NORTH TEXAS (CBSDFW.COM) – So many who have served this country sometimes come home with physical, mental, emotional, and even neurological problems. Help is sometimes out there, but not easy to find.

On this Veterans Day, CBS 11 News has discovered $250,000 in grant money, and a proven equine therapy program in Tarrant County, begging for veterans to take advantage.

“I feel like I’m a lot stronger, than I was when I started,” said Chris Orahood

Orahood is among the first U.S. military veterans to take advantage of the Horses for Heroes Program at the Rocky Top Equine Therapy Center in Keller.

“I’m just trying to stand and work the muscles in my legs I guess,” Orahood said of his desired progress.

In addition to his muscles being challenged by the rigors of the military Orahood’s body is also being beat down by multiple sclerosis.

Orahood was diagnosed with MS in 2003, just four years into what was supposed to be a lifelong Air Force career. He now spends most of his life in a wheelchair.

Getting the diagnosis was tough. “I cried. I was really upset about it,” Orahood remembered. “My wife was the strong one, and helped me get through my depression. In the beginning it just felt like my world ended.”

In Rocky Top’s Horses for Heroes Program, Orahood gets challenging and targeted physical therapy and it’s all done on the back of a horse.

“With Chris, I’m really trying to build core, we start there first,” said physical therapist Suzanne Sessums. “You kind of have to build that before you move on to legs and arms and build their strength.”

Each 30-minute session is designed to build a bond between horse and rider.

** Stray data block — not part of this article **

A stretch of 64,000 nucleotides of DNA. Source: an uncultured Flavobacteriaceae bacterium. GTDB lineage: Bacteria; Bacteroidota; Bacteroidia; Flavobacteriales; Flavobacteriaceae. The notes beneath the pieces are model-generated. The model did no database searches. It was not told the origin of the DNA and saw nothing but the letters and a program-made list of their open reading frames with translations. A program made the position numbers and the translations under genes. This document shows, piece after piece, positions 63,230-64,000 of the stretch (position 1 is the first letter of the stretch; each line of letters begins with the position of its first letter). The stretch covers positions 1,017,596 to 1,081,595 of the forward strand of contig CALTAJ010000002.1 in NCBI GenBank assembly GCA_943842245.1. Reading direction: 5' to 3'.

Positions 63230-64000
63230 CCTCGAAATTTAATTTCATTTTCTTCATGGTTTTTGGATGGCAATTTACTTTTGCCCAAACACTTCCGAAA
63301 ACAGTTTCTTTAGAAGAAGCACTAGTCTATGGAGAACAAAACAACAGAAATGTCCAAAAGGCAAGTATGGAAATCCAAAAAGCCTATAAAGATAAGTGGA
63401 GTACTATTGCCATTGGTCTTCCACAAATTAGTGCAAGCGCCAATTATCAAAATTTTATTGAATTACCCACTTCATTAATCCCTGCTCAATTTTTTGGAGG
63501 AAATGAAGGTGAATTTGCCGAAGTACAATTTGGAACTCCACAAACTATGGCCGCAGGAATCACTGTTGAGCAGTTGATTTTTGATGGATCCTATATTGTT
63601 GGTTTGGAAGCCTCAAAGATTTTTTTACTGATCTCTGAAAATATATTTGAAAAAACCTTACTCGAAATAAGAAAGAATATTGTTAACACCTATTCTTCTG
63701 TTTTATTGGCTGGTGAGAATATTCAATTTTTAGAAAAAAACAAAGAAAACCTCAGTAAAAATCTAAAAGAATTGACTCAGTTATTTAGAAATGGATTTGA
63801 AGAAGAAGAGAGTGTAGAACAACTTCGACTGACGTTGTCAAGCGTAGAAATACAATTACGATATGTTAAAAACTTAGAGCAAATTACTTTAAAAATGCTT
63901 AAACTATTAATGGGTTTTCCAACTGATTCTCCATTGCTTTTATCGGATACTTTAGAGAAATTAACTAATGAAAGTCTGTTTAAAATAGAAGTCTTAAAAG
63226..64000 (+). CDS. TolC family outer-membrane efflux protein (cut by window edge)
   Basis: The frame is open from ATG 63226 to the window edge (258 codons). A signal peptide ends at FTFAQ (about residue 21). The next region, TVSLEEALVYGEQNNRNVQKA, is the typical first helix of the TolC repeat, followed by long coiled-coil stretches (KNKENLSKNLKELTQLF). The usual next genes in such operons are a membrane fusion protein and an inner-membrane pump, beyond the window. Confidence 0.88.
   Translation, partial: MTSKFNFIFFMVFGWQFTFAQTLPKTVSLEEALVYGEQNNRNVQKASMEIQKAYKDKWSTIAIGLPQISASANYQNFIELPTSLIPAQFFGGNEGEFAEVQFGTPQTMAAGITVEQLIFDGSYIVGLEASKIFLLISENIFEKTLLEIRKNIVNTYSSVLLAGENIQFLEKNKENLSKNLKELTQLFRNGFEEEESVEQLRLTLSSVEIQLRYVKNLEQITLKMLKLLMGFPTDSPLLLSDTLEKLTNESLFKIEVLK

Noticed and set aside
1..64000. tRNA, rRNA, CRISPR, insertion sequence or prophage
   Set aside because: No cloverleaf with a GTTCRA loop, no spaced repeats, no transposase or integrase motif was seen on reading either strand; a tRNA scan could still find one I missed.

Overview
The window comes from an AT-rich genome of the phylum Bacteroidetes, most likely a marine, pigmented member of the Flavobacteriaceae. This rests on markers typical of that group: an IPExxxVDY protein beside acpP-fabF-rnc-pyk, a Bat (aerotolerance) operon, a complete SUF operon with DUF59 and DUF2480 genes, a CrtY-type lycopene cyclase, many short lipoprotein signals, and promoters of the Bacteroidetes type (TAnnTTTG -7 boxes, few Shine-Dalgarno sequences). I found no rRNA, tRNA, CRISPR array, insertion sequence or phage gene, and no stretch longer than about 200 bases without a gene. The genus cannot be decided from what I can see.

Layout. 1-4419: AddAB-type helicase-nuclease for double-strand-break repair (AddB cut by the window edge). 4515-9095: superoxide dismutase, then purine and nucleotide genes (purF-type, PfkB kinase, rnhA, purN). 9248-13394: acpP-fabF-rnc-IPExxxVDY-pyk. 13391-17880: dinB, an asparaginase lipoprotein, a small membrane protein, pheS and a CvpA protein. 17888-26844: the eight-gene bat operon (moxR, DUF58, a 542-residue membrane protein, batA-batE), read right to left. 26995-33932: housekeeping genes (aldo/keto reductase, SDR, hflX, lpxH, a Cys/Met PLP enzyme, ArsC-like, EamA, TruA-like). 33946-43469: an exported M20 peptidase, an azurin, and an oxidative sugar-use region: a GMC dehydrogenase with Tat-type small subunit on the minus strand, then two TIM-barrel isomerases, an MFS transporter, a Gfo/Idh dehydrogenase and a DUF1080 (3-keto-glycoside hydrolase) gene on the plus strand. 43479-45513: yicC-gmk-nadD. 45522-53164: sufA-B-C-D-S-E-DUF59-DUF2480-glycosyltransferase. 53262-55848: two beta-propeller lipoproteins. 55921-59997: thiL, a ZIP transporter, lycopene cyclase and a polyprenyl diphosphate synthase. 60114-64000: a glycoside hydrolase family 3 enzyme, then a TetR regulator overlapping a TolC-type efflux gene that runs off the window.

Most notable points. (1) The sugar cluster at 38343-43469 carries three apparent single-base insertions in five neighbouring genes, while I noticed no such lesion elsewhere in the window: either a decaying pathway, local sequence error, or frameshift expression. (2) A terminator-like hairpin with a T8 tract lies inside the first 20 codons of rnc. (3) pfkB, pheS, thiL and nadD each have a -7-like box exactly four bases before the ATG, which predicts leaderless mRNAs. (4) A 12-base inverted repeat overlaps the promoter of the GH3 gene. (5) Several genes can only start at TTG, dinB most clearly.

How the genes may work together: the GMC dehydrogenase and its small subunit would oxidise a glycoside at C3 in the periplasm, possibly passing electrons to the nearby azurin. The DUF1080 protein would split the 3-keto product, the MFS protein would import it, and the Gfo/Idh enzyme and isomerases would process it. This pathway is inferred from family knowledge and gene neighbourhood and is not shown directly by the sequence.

Physical core strength is built through movements like arm stretches, and reaching and placing rings on the arms of two men, who walk alongside in a silent, but significant role.

Those ‘sidewalkers’ aren’t the average volunteers. Sessums explained that they too once served their country.

“We are trying to build this program where we can have veteran volunteers, actually come in and work with all our veterans that we see at the therapy center.”

In June, Mike Hogg, the executive director of Rocky Top Therapy Services, secured $300,000 in grant money from the Texas Veterans Commission.

“What the grant gave us was the ability to expand our physical and psychological services, and provide assistance to vets and their families, which is something that is very rare, in that a program addresses the entire family unit,” Hogg said.

Family involvement was a big appeal for Orahood, whose daughter joins him at every session. He says it gives them quality time together, away from the stress of his limitations at home.

“I’m not the same as I was before, going for a walk is a big effort, going to the car, a big effort.”

Horses for Heroes therapy will address anything from battle injuries, to combat stress, to PTSD. What the program can’t fix is the love of a life of service to country that has been cut short.

While Chris Orahood was able to serve in the Air Force for seven years after his diagnosis he said, “It bothers me that I’m not there. I really loved being in the military.”

At last check, the Horses for Heroes Program at Rocky Top Therapy Services had $250,000 left in its one-year grant. The money is distributed on a use-it-or-lose-it basis and will expire in June 2012. Any U.S. military veteran, who may benefit from the equine therapy program, is encouraged to contact them.